News Desk · 2 days ago · 4 min read
News › China › Adoption
Chinese Governor confirms “Digital Yuan” has no timeline, but might feature at the 2022 Beijing Winter Olympics
China’s aggressively pushing for blockchain development and digital currencies, with local sources stating the ongoing coronavirus pandemic may lead to an early release of the country’s ambitious digital currency project.
However, while a central bank official says there’s no particular timeline, the currency could be seen at a major global sports event, if ongoing tests prove its potential.
Tested in “various” scenarios
Yi Gang, governor of the #PBOC says China's #centralbank currently doesn’t have a timeline for the launch of #DCEP, and the current pilot experiments in various cities are just the necessary routine work in the development of a digital yuan. #CBDChttps://t.co/E2L2GoBnhj
— PANews (@PANewsOfficial) May 26, 2020
Gang noted pilot tests are ongoing in four Chinese cities, including the tech-driven economy of Shenzhen. He confirmed the digital currency is being tested in “various scenarios” for the 2022 Winter Olympics in Beijing, but no guarantee of a rollout exists yet.
An official launch date does not exist, says Gang. He added the bank is testing various capabilities of the digital currency, such as reliability, stability, and risk controllability, among other features.
Gang stated extensive R&D will help position the digital currency as an alternative to the existing fiat systems. He believes the project will “meet the public’s needs” and boost China’s local economy, which Bloomberg notes has been ravaged by the pandemic.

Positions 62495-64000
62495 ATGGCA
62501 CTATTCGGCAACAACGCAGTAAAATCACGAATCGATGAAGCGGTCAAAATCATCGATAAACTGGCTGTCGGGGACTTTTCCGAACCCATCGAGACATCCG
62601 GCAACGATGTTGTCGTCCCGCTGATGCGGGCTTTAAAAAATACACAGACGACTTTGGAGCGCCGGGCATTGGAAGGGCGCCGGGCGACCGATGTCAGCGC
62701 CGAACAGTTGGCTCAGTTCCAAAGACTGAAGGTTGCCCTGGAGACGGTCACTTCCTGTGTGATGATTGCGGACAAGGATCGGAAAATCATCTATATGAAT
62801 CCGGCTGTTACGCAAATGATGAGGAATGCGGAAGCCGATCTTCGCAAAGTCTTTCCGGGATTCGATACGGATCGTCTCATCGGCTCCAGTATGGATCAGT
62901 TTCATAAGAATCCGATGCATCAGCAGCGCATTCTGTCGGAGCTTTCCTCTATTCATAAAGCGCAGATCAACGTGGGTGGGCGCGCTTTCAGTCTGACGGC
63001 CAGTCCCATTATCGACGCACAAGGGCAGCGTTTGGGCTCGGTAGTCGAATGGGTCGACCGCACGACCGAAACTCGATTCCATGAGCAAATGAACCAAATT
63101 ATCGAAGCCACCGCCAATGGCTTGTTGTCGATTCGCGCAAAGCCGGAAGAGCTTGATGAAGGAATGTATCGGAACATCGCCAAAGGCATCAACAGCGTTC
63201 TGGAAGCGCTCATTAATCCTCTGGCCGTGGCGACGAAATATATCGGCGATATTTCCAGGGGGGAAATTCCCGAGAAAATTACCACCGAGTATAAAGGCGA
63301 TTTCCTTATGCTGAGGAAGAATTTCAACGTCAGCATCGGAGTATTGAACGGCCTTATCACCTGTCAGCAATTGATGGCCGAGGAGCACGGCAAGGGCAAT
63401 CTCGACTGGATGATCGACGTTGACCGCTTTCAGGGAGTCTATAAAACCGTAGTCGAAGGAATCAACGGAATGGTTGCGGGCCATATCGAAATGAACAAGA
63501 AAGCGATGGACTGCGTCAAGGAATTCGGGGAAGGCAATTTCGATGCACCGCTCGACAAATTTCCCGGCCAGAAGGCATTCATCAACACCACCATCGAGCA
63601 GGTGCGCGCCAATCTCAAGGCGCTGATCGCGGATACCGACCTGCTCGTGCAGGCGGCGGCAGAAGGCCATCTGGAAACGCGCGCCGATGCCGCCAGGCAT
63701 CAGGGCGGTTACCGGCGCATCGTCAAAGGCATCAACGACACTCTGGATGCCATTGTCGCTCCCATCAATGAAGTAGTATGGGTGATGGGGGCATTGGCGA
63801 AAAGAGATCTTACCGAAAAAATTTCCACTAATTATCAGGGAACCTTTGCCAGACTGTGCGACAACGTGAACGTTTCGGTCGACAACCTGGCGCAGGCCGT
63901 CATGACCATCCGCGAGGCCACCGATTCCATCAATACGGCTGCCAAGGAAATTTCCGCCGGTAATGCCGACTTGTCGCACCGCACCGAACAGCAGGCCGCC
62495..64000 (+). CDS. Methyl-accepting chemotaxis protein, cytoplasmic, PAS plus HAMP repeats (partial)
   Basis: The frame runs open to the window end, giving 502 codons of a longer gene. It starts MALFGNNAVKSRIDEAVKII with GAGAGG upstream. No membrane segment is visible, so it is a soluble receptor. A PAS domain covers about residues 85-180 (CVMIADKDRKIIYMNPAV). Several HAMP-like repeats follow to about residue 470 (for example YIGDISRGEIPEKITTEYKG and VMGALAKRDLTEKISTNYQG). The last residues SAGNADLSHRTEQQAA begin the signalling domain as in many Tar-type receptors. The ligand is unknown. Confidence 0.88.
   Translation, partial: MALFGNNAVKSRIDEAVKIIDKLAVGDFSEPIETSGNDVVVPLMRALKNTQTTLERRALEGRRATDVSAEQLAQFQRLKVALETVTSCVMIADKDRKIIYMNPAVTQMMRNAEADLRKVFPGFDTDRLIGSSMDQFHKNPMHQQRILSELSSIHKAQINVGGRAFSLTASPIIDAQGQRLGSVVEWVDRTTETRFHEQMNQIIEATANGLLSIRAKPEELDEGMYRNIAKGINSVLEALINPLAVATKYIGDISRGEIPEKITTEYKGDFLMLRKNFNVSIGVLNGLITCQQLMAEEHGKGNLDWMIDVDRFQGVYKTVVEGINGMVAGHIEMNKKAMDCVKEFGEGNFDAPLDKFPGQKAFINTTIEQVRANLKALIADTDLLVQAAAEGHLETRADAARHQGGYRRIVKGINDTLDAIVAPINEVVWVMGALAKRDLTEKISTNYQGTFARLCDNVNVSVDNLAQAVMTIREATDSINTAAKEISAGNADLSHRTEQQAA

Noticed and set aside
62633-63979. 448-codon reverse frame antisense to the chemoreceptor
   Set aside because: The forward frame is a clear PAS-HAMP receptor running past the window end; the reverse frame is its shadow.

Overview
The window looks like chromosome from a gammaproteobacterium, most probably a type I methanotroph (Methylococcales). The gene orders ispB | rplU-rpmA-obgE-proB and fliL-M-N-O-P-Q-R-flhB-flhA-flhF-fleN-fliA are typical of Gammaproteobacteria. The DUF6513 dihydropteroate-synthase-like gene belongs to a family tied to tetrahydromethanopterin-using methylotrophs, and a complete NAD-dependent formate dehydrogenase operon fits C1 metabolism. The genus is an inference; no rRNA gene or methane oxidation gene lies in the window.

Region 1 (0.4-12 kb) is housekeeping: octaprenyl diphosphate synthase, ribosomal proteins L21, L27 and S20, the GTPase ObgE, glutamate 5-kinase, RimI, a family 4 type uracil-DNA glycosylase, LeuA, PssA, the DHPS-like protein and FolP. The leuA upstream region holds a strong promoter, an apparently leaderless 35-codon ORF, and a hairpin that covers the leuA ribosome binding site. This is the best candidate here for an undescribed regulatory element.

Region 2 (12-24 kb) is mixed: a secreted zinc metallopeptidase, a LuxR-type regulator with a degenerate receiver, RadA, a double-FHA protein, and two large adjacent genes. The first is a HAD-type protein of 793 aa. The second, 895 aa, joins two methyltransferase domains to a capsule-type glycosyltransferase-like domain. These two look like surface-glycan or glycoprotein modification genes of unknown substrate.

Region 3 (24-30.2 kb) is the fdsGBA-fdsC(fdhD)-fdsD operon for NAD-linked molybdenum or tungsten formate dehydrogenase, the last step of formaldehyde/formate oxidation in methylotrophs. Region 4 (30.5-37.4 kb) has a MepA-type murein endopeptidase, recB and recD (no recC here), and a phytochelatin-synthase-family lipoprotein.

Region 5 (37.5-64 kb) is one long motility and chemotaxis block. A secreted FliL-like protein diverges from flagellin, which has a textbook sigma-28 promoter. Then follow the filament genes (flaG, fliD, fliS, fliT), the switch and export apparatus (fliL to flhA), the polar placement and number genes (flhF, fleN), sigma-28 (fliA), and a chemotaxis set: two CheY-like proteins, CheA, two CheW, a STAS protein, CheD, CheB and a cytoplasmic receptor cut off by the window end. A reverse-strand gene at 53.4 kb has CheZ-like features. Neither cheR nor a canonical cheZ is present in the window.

At the session attended by local reporters, Gang fielded questions on China’s coronavirus response, the government’s stimulus for local businesses, and how “quantitative easing” could help the economy.
COVID could cause early launch
Meanwhile, a local blockchain industry observer told Global Times China the state may rollout the digital yuan earlier-than-thought, especially as countries around the world seek economic growth after suffering a slowdown.
Cao Yin, who’s based in Beijing, told reporters he expects China to introduce the digital currency sooner as U.S.-China tensions add to the possibility of an economic block by Western countries. He explains:
Although the US hasn’t put Chinese financial firms and institutions onto its Entity List, the US may still pose widespread threats to Chinese institutions and impact the yuan’s standing in international settlement.
Yin notes the trackability and verifiability provided by a blockchain-based currency help tracing stimulus money, helping firms in need, and ensuring “real money” flows into the Chinese economy. His comments come after concerns about government-backed stimulus not going to local businesses, instead, falling in the hands of corporations.
The PBoC has tested digital currencies since 2014, at a very basic level earlier and amping up efforts in recent times. The government is conducting pilot tests at fast-food stores and even considering a blockchain fund to aid the broader development of distributed systems.
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